The brooch is slightly heavy; probably more suited to being worn on a sweater or jacket. The pin findings are soldered on, but the two smaller rocks were attached and fired in place in the kiln.
I like the shape of this elongated beach rock, so I decided to explore it a little more.
I bought this handmade glass bead at the first PMC conference I attended in 2006, at Purdue University. I wish I could remember who made it. It has bounced around my studio for 5 years, as I have thought about ways to use it in a necklace. When I started making more asymmetrical necklaces and had a new supply of drilled beach rocks, I brought out the glass bead for another try.
I’m happy with the way the silver PMC beads, the cream colored beach stones, the patinated copper, and the discs of turquoise echo the colors in the glass bead.
Today’s post is a short one. I’m visiting my friend Susie in New York and we spent the day looking for a dress for me to wear to my son Robin’s wedding in September. (Hey, after watching the royal wedding we were in the mood!) I scored at the third store we tried. But now we are both tired. Tomorrow, some shopping for lamb sausage, fresh mozzarella, etc. on Arthur Avenue in the Bronx. We may nip into Manhattan for a few hours at the Museum of Arts and Design. We’ll see….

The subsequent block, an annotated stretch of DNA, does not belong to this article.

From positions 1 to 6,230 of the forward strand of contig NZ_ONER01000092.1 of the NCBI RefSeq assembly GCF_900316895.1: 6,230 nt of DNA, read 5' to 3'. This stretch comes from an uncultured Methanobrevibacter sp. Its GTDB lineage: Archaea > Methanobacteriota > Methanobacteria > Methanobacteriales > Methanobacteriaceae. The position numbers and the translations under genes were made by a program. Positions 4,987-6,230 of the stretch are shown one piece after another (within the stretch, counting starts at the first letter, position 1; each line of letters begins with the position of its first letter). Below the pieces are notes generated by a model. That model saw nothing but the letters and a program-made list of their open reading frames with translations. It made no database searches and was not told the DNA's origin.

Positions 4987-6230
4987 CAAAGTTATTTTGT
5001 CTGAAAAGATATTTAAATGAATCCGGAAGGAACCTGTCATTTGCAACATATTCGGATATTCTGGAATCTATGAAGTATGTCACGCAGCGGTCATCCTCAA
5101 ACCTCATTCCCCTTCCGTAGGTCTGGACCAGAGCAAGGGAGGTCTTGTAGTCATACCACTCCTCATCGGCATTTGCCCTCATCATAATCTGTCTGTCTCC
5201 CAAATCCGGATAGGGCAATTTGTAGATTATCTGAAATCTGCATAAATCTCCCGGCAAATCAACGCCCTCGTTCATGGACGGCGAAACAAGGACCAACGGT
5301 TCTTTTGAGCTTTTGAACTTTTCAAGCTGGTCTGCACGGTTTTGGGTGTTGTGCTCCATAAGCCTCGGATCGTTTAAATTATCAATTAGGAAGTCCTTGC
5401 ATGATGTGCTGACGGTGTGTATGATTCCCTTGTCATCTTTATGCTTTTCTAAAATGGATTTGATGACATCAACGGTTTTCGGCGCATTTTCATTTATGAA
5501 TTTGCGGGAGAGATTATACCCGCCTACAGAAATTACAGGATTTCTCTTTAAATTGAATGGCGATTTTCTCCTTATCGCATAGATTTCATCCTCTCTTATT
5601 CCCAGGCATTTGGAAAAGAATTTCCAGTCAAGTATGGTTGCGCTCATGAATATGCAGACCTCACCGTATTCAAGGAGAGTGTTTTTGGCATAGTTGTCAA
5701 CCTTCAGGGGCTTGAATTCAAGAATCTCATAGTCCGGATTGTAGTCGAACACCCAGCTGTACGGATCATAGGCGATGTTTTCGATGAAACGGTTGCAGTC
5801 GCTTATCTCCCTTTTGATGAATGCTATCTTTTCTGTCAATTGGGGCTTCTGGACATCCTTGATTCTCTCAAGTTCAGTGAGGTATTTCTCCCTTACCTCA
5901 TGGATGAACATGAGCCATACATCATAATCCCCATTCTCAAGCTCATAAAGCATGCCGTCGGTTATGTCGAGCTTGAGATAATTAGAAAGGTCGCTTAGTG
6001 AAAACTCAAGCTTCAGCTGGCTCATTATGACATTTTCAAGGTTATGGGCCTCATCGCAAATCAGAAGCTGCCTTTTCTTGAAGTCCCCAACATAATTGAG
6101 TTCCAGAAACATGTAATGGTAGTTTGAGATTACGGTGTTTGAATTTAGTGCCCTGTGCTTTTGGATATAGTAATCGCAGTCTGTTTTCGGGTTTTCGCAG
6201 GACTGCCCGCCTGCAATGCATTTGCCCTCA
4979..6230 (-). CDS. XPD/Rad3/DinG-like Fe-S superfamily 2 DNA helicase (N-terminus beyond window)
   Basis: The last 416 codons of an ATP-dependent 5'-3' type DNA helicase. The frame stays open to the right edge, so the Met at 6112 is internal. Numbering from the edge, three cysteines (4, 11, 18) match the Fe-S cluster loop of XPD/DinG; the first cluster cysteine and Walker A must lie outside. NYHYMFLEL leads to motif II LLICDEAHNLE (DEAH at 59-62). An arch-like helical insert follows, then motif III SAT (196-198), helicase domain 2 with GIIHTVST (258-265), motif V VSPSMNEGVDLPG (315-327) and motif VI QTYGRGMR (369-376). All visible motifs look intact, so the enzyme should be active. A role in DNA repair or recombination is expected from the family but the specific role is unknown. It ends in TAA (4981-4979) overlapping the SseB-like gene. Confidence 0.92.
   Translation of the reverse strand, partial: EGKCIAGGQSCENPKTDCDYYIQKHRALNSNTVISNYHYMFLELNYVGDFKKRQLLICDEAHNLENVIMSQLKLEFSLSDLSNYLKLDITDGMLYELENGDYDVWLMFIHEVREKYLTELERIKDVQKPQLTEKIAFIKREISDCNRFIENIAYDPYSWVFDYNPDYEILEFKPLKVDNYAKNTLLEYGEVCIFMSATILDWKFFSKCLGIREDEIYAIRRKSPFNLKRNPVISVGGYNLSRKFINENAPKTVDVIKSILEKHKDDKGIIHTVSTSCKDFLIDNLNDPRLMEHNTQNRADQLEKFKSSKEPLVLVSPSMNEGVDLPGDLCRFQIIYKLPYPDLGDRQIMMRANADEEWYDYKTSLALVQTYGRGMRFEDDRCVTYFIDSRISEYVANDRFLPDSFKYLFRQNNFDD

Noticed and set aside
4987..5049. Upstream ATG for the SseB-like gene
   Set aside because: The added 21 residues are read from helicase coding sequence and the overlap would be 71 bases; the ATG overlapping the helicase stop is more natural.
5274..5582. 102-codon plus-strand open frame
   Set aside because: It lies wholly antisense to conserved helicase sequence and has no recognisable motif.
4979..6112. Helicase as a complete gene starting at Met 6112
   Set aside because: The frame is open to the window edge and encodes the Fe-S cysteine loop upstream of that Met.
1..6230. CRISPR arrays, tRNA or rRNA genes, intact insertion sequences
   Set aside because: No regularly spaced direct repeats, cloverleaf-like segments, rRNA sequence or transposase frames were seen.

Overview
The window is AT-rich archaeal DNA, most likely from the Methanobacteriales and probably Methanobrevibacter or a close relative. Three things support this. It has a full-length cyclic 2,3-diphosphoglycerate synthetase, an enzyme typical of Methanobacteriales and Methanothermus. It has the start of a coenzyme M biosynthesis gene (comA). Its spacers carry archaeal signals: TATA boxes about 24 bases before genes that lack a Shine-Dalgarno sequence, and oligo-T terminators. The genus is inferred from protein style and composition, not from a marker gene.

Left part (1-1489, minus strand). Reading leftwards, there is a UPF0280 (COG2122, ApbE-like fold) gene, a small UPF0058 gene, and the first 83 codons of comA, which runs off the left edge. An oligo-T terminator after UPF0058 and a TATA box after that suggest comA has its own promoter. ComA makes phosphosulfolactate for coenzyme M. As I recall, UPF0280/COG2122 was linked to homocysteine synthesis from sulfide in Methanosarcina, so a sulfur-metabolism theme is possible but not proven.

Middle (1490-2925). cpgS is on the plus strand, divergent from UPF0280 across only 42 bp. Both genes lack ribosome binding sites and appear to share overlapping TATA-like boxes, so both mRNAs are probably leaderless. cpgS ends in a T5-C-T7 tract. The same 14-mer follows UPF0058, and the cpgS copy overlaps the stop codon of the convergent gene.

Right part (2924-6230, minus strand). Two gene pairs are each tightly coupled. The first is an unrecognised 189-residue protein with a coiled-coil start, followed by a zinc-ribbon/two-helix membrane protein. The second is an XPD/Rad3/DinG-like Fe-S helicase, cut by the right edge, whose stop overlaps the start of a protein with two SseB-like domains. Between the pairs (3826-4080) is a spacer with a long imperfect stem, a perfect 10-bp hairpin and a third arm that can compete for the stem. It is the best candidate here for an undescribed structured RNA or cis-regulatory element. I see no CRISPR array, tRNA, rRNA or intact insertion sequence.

After stringing this beach rock necklace, I decided I did not find it very interesting. Too symmetrical, or predictable. I like the peanut-shaped glass seed beads, but not necessarily with the beach rocks in this design.
I took the necklace apart and used some of the same beach rocks in a different sequence, with additional beach rocks and different handmade silver beads. I’m a lot happier with this one.
Sometimes I have to make necklaces I don’t like, before I can make the ones I do like.
I ran low on my supply of drilled beach rocks after holiday sales, so here is some of the work I plan to do during the weekend. I actually quite enjoy it. When I can’t find a good block of time to work in the studio, I can always drill rocks to have on hand for future necklaces. I keep a sketch pad nearby because the repetitive work of drilling rocks often frees up my creative mind for new designs.
Last September I trained myself to listen to books on CD while I worked in the studio. (I say trained because I have tried listening to books on long car rides and I could never get into them.) For years I have kept a little journal of books I read, so it seemed natural to keep track of the books I’ve listened to as well. Blogging, e-mails and FaceBook have chipped away at my reading time. In the last 12 months I only read 14 books. That seems like a sad small number to me, compared to what I used to read. It was reassuring to realize I had listened to 19 books in just 4 months, bringing my book total for the year up to 33.
With all of these beach pebbles ready to drill, I could get a lot of “reading” done this weekend.